Author: Benjamin Herscovitch, ANU
Even as the chokehold of Beijing’s economic coercion loosens, trade diversification remains the mantra in Canberra. The Anthony Albanese government has picked up, with gusto, predecessor Scott Morrison’s mission of getting Australian exports to more markets to offset perceived over-reliance on China.
In just shy of 18 months in the portfolio, Trade Minister Don Farrell has presided over the entry into force of free trade agreements with India and the United Kingdom, as well as pressing for progress on negotiations with the European Union. Meanwhile, Australia’s free trade agreement with ASEAN and New Zealand is being upgraded and the United Kingdom has joined the Comprehensive and Progressive Agreement for Trans-Pacific Partnership (CPTPP).
Despite these trade wins, there’s still a big Taiwan-shaped hole in Australia’s efforts to moderate its export dependence on China.
The Taiwanese economy sucked in a colossal AU$30 billion worth of Australian goods in 2022, making it Australia’s fourth biggest merchandise export destination. As well as eclipsing even India and the European Union, it was nearly 10 times more lucrative for Australian goods exporters than the United Kingdom and more than double as valuable as New Zealand. Australia’s goods exports to Taiwan’s market of just under 24 million people were worth approximately 40 per cent of the total goods exports to the 10-member state ASEAN market of 667 million people.
This doesn’t mean that Australia should abandon or downplay the importance of free trade agreements with India, the European Union, the United Kingdom and others. The long-term benefits for Australian exporters are likely to be especially great in the case of the trade agreements with the European Union and Indian markets given the size and wealth of the former and the stupendous growth potential of the latter.
But if it’s worth Australia’s energy to pursue a bilateral trade agreement with the United Kingdom or bring it into the CPTPP, then there’s a compelling economic case for doing the same with Taiwan — a market vastly more important for Australian exporters. This Taiwan oversight is particularly glaring when looking at the overall picture of Australia’s trade ties.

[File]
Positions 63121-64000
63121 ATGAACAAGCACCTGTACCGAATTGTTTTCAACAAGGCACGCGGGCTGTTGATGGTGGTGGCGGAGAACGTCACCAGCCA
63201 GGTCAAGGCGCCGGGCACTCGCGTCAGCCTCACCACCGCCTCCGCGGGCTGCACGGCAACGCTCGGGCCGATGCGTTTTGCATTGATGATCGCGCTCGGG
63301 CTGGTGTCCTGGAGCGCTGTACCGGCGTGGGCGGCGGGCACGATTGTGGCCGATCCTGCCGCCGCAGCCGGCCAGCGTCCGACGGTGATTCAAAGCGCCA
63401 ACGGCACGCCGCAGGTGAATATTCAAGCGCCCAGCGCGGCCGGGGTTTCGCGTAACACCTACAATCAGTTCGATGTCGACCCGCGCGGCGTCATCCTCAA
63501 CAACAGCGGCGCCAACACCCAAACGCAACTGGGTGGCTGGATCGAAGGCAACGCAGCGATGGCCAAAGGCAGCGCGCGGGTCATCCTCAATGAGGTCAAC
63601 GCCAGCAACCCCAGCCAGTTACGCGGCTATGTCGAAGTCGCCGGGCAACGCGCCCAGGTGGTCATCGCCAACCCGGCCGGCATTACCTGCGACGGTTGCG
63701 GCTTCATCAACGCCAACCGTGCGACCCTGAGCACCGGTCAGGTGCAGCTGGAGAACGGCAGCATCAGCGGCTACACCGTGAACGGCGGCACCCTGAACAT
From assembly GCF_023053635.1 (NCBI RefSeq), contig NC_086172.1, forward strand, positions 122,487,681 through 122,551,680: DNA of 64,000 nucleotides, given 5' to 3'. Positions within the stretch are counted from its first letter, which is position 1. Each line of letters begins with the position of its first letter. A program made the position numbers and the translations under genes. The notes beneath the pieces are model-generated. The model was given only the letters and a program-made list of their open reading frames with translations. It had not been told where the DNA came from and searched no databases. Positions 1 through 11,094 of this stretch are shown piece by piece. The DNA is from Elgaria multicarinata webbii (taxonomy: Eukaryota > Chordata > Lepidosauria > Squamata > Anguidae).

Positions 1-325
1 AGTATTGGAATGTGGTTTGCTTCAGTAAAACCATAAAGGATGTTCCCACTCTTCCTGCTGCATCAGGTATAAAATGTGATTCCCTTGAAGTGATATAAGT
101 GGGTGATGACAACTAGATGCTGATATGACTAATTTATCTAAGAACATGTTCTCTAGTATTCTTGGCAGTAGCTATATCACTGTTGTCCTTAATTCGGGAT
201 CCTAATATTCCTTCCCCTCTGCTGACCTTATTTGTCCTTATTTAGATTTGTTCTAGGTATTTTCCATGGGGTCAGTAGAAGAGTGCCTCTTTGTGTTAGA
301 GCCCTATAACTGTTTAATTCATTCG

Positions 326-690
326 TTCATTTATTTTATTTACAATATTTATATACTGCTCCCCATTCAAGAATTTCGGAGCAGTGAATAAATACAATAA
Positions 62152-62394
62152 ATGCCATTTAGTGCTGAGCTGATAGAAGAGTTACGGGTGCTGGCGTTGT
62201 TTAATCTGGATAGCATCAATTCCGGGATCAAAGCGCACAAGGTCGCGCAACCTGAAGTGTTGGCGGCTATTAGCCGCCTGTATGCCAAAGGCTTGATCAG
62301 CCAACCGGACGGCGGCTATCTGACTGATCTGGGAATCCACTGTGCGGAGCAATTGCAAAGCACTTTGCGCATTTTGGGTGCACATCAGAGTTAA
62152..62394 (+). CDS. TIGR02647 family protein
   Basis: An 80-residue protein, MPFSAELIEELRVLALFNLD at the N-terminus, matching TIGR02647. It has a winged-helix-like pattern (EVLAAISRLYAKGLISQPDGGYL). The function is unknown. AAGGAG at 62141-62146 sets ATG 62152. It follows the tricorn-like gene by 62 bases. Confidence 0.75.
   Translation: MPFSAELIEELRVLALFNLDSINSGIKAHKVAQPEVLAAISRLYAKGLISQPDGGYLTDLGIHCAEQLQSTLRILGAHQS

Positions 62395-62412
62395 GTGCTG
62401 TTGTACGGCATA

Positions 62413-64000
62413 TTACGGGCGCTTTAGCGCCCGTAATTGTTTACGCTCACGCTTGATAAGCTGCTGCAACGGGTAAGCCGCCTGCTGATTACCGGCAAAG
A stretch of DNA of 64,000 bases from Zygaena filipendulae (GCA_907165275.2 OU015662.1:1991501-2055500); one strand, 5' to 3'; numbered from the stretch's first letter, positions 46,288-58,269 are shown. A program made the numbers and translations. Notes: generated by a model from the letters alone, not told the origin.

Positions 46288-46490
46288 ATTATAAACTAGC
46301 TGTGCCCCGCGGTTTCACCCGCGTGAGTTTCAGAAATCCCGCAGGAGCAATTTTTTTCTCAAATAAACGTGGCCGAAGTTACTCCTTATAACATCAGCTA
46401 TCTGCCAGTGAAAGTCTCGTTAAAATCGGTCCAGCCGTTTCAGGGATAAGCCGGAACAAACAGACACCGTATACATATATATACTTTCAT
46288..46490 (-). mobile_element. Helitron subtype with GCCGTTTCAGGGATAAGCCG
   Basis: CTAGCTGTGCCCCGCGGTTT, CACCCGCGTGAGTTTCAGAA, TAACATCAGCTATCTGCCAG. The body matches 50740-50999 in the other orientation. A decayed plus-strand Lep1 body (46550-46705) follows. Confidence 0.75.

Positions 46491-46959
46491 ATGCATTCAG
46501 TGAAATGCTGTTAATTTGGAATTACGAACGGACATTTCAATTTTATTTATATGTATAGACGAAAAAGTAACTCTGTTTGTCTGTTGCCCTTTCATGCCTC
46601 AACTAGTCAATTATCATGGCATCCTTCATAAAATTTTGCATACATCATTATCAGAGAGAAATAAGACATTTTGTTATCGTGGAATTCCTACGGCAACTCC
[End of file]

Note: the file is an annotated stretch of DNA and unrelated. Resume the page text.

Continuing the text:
Despite shared membership of the World Trade Organization and Asia–Pacific Economic Cooperation, Taiwan is conspicuously absent from Australia’s free trade agreements. Of Australia’s top 10 export destinations in 2022, Taiwan was the only one in which Australian exporters didn’t enjoy the benefits of either a bilateral or regional free trade agreement.
True, Australia’s exports to Taiwan by value are dominated by energy and minerals, which don’t face high tariffs. But with agricultural imports to Taiwan subjected to average tariff rates of nearly 16 per cent, a free trade agreement would give Australian primary producers a competitive edge in one of Asia’s wealthiest consumer markets. Given that it was Australia’s wine growers and lobster fishers that suffered most at the hands of China’s economic coercion, there is a powerful case for gaining better access for Australian agricultural products in reliable export markets like Taiwan.
Regardless of the economic logic, any push for freer trade with Taiwan can’t escape the constraints of geopolitics.
Getting Taiwan into the CPTPP will probably remain an implausibly long shot given Beijing’s competing bid and opposition to Taipei joining combined with the trade pact’s consensus-based accession process. But that still leaves open the option of pursuing a much more achievable bilateral free trade agreement with Taiwan. With Australia already Taiwan’s seventh-largest trading partner, this is an option that Taipei also supports.
Having pressured Canberra out of its previous plan to negotiate a free trade agreement with Taipei during the Malcolm Turnbull government, Beijing would oppose moves to formally liberalise trade.
Although Singapore and New Zealand already have free trade agreements with Taiwan, these were signed in 2013 when the more Beijing-friendly Nationalist government was in power and when China wasn’t trying so hard to internationally isolate Taipei. Despite likely opposition from Beijing, the Albanese government shouldn’t allow its trade access agenda to be held hostage to Chinese government concerns. Not least because Beijing’s enthusiasm for relationship repair probably gives Canberra more licence to take positions that China doesn’t like.
Since mid-2022, Beijing has…
Getting Vietnam’s economic growth back on track
Vietnam’s economy grew 8% in 2022 but slowed in 2023 due to falling exports and delays in public investments. The economy’s future depends on structural reforms and reducing dependency on foreign investment.
Vietnam’s Economic Roller Coaster